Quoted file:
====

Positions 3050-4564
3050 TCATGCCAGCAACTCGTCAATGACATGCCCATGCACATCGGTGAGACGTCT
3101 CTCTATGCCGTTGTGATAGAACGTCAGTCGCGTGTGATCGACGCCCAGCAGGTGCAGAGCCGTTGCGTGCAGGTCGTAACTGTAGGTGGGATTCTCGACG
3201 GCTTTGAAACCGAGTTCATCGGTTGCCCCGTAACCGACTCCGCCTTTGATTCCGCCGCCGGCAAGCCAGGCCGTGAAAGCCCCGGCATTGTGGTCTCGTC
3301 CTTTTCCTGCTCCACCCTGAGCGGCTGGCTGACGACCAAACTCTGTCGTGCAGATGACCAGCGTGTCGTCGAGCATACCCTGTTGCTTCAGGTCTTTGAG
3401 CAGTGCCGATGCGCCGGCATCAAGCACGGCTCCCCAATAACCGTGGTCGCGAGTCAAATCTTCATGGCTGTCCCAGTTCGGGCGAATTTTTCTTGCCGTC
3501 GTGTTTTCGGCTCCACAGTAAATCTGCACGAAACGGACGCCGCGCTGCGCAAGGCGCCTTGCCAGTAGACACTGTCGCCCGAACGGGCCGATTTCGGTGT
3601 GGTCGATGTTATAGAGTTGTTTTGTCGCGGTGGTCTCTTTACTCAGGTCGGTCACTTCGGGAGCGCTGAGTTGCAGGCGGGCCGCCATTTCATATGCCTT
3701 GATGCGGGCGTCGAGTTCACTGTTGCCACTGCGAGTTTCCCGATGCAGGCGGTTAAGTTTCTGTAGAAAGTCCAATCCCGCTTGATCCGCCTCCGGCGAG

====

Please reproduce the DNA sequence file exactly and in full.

Positions 3050-4564
3050 TCATGCCAGCAACTCGTCAATGACATGCCCATGCACATCGGTGAGACGTCT
3101 CTCTATGCCGTTGTGATAGAACGTCAGTCGCGTGTGATCGACGCCCAGCAGGTGCAGAGCCGTTGCGTGCAGGTCGTAACTGTAGGTGGGATTCTCGACG
3201 GCTTTGAAACCGAGTTCATCGGTTGCCCCGTAACCGACTCCGCCTTTGATTCCGCCGCCGGCAAGCCAGGCCGTGAAAGCCCCGGCATTGTGGTCTCGTC
3301 CTTTTCCTGCTCCACCCTGAGCGGCTGGCTGACGACCAAACTCTGTCGTGCAGATGACCAGCGTGTCGTCGAGCATACCCTGTTGCTTCAGGTCTTTGAG
3401 CAGTGCCGATGCGCCGGCATCAAGCACGGCTCCCCAATAACCGTGGTCGCGAGTCAAATCTTCATGGCTGTCCCAGTTCGGGCGAATTTTTCTTGCCGTC
3501 GTGTTTTCGGCTCCACAGTAAATCTGCACGAAACGGACGCCGCGCTGCGCAAGGCGCCTTGCCAGTAGACACTGTCGCCCGAACGGGCCGATTTCGGTGT
3601 GGTCGATGTTATAGAGTTGTTTTGTCGCGGTGGTCTCTTTACTCAGGTCGGTCACTTCGGGAGCGCTGAGTTGCAGGCGGGCCGCCATTTCATATGCCTT
3701 GATGCGGGCGTCGAGTTCACTGTTGCCACTGCGAGTTTCCCGATGCAGGCGGTTAAGTTTCTGTAGAAAGTCCAATCCCGCTTGATCCGCCTCCGGCGAG